Swine flu cannot be contained and the number of new cases could reach 100,000 per day by the end of next month, the Government said today.
The UK has moved past the stage of containing the outbreak and into the "treatment phase", Health Secretary Andy Burnham said.
"We have reached the next step in our management of the disease," he told the House of Commons.
"Our national focus will be on treating the increasing numbers affected by swine flu.
"We will move to this treatment phase across the UK with immediate effect."
There are now 7,447 laboratory-confirmed cases in the UK after a "considerable rise" last week.
In the UK three people - who all had underlying health problems - have died after contracting the virus.
Mr Burnham said: "Cases are doubling every week and on this trend we could see over 100,000 cases per day by the end of August."
The Government has signed contracts to secure enough vaccine for the whole population, he told MPs.
The first will become available next month, with enough for 30 million people to be vaccinated by the end of the year.
Under the new treatment phase, the Health Protection Agency will take a step back from dealing with the outbreak.
The daily updates on confirmed cases will end and "more general" estimates of numbers will be given.
Efforts to trace people who have been in contact with swine flu cases will stop and schools will not close when hit by the virus, unless particular circumstances make it necessary.
Anti-virals will only normally be offered as treatment, not for prevention, and pressure on GP and hospital services will ease as more people receive diagnosis and treatment via other routes.
Mr Burnham said this would initially be through the NHS website or the swine flu information line but would subsequently be via the National Pandemic Flu Service.
Scottish Health Secretary Nicola Sturgeon announced similar changes to the flu strategy at a briefing in Edinburgh.
Scotland's Chief Medical Officer, Harry Burns, said the country could expect one-tenth of the UK cases of swine flu - about 10,000 cases a day in Scotland by August.
Meanwhile the Government's Chief Medical Officer, Sir Liam Donaldson, said a vaccine was at an advanced stage of production and denied the outbreak was out of control.
He said: "We have the advantage of a centralised healthcare system which, when it needs to, can take control.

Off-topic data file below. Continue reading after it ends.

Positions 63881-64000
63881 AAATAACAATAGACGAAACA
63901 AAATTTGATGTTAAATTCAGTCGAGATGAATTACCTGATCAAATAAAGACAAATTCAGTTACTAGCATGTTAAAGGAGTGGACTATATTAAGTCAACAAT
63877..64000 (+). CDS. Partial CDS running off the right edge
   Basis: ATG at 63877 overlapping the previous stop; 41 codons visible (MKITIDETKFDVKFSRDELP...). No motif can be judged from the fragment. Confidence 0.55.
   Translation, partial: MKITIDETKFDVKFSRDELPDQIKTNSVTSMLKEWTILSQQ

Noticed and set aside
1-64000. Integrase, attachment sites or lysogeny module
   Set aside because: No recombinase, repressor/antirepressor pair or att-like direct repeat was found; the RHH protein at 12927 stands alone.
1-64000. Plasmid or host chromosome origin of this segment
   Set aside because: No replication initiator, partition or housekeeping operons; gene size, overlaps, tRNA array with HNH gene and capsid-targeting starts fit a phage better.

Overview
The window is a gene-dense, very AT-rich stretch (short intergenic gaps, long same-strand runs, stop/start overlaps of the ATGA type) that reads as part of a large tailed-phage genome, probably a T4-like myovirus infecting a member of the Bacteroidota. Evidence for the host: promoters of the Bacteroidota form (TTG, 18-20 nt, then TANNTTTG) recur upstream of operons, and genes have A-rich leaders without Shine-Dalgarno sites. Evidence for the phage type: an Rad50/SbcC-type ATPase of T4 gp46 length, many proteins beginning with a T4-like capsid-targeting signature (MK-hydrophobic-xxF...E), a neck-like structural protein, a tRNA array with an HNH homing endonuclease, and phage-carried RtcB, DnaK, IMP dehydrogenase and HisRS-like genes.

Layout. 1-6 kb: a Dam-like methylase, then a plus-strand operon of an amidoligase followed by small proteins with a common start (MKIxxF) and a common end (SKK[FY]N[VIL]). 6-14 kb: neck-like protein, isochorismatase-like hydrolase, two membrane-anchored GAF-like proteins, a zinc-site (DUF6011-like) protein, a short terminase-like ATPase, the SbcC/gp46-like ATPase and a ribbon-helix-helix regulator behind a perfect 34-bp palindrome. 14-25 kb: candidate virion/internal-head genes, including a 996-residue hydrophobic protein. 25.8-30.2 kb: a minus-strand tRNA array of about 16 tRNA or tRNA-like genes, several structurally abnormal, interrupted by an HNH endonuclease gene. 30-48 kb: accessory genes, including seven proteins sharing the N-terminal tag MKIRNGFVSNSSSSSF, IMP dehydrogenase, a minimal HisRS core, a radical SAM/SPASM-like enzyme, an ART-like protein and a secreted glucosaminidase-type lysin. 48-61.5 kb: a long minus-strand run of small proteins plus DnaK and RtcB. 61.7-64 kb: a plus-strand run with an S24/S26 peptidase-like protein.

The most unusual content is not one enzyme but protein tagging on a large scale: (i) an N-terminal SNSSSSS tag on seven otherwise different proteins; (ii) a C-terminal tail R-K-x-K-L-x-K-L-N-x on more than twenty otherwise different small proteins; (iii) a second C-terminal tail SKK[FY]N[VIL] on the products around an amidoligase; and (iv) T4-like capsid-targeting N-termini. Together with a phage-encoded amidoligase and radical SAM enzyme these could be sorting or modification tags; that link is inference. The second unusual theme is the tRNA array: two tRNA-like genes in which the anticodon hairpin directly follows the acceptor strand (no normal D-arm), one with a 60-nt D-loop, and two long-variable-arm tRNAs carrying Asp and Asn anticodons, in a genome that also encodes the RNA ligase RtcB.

"We have a big stockpile of anti-virals, the biggest probably in the world."
The disease, he said was "following a predictable path - it isn't out of control, but flu viruses cannot be put back in their box once they are out".
Sir Liam said he could not currently give an expected mortality rate, but should be able to in the next few months.
Mr Burnham added: "We are in a strong position to deal with this pandemic. We are the only country in the world to be able to offer anti-virals to everyone as well as those at greater risks.
"People should be reassured and should not be alarmed by this change."
He said it was not yet known what the cost of tackling swine flu would be.
London and the West Midlands have already had enough cases to force health officials to adopt the policy of outbreak management.
Asked why certain areas had become swine flu hotspots, Mr Burnham suggested close family ties could be to blame.
:: There are three stages of swine flu management:
Containment: People with swine flu have their diagnosis confirmed by lab reports. They and anyone who has come into contact with them are given the anti-viral drug Tamiflu. Most parts of the UK are still in this phase;
Outbreak management: People are diagnosed by a health professional without the need for lab confirmation, and are given Tamiflu. Swabbing takes place only on a small sample of cases. People who have come into contact with a swine flu victim are unlikely to receive Tamiflu as a precaution;
Treatment: The detail of this phase is still being worked out. The Government envisages that not everybody with swine flu will receive Tamiflu, which may be reserved for at-risk groups.
The Health Protection Agency (HPA) today said laboratory tests have shown a further 458 patients in England have swine flu.
Taken with the 57 new cases in Scotland identified yesterday, another in Northern Ireland and four confirmed in Wales, they brought the total number of laboratory-confirmed cases identified in the UK since April 2009 to 7,447.
The worst-affected region is the West Midlands with 2,582 confirmed cases, followed by London with 1,939.